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Horse Driving

Draft Hitches 101

Draft horses are commonly associated with draft driving and heavy harness work. Here’s a quick overview of draft horse driving terminology, including different hitches:

  • Team: two horses hitched side by side
  • Tandem: two horses, one in front of the other
  • Unicorn hitch: a team with one horse in front
  • Four-horse hitch: two teams of horses
  • Six-horse hitch: three teams of horses
  • Eight-horse hitch: four teams of horses
  • Lead team: the team of horses at the front of a hitch
  • Swing team: the middle team of horses in a six-horse hitch
  • Wheel team: the team of horses nearest the wagon



So how do the teams get selected? Josh Minshull, driver of the Express Clydesdales, a six-draft horse hitch representing Express Employment Professionals in Oklahoma, describes their process: “Color has to be right,” he says. “We like to have black with four white legs and white on their face. They have to be the right size, and then they have to have the right style and conformation to mate up with the rest of the team, because you want your whole team to be uniform.”



“Then you have positions in your hitch,” continues Minshull. “The wheel [team], which is closest to the wagon, is your biggest horses. Usually they should be pulling about 60 percent of the wagon, so you want them to be bigger, stronger horses. As you go out, the next team is the swing team, and they’re going to be a little bit smaller. Then the lead team is the smallest but the most athletic, most alert team. It takes awhile. We’re constantly switching horses around to have the best team at any particular time.”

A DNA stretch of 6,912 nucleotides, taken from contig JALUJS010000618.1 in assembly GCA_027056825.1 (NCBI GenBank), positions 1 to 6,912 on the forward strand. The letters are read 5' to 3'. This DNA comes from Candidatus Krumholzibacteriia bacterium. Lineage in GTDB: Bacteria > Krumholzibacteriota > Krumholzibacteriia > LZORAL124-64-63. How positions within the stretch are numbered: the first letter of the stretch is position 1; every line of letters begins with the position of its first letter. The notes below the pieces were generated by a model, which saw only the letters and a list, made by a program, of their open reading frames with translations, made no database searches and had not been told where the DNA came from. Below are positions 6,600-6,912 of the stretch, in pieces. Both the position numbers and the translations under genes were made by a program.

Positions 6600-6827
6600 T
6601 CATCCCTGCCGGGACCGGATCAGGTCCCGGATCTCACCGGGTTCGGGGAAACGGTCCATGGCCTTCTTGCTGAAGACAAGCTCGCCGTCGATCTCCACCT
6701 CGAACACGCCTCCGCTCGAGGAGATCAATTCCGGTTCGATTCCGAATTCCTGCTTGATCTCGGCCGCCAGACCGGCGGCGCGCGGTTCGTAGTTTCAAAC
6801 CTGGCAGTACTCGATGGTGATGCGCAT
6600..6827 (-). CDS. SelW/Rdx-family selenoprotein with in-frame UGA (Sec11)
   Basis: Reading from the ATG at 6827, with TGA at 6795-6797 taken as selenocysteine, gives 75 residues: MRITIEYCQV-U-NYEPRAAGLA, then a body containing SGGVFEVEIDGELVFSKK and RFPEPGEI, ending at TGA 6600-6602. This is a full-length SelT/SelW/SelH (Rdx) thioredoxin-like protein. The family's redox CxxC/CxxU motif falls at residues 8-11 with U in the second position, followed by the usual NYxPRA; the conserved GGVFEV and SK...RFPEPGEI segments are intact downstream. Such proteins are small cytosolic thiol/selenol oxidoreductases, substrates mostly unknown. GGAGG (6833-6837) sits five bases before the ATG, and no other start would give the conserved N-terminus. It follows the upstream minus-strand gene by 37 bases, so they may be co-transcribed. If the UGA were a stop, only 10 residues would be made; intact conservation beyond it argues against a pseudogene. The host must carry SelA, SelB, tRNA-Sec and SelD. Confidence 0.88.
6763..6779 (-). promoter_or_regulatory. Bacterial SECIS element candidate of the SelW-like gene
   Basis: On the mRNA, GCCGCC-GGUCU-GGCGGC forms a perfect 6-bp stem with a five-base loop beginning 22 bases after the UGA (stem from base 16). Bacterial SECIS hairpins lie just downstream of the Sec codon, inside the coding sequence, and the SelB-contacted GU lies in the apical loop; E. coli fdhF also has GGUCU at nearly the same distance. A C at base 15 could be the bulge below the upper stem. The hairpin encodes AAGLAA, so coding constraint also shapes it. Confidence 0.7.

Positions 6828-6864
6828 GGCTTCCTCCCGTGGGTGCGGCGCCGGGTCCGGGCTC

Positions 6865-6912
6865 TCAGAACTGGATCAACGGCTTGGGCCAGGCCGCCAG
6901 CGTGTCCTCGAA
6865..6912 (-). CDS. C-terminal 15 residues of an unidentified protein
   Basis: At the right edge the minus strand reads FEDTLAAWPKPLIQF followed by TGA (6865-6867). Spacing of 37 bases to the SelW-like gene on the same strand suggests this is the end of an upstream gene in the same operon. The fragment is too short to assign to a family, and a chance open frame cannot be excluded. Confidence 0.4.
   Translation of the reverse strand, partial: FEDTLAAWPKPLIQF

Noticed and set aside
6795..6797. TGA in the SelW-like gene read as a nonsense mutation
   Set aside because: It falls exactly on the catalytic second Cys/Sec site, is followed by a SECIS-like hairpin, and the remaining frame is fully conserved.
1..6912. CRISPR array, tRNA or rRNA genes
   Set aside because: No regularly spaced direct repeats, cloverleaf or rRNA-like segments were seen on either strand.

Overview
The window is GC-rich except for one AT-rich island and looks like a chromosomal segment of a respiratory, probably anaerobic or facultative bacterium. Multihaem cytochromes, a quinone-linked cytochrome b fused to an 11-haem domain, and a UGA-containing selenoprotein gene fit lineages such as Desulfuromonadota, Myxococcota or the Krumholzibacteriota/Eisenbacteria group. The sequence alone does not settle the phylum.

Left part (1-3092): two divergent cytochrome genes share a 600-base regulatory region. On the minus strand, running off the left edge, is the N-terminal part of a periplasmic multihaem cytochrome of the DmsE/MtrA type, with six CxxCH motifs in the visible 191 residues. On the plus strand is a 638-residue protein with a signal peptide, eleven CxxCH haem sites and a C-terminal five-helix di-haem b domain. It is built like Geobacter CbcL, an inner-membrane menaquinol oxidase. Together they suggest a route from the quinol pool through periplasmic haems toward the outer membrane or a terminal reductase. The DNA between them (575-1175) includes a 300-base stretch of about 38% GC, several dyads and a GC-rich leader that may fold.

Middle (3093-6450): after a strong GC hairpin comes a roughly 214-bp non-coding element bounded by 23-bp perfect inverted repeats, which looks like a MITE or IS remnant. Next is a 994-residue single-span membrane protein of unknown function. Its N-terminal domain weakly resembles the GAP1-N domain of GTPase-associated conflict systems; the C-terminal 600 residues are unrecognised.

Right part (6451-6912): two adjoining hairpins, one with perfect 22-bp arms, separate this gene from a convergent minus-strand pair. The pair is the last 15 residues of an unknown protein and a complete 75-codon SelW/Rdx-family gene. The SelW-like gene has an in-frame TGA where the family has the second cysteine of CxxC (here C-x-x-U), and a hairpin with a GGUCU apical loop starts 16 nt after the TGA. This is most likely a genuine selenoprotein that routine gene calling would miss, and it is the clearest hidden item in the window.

When shown in competition or exhibition, draft horses traditionally display an eye-catching array of decorations in addition to their impressive wagons and shining harnesses. Plumes, tassels, mane flowers, mane rolls and tail bows are popular ways to accentuate the innate beauty of the draft breeds and add a bit of pageantry to hitches.

Read More: Draft Horses

Kim Klimek

Kim Abbott Klimek first got involved with horses as a junior in high school, then went on to earn her Bachelor of Science degree in equine studies with a concentration in communications from Centenary College in Hackettstown, N.J., in 2005. After college, Kim worked for model horse company Breyer Animal Creations, writing copy for products and helping to write and edit for Just About Horses magazine. In the fall of 2007, she joined the Horse Illustrated team.

View Comments

  • Nice summary and explanation. I hear about the “big hitch”. What exactly is a “big hitch”? I’ve read a few articles, but there is no definition and I can only guess from usage.

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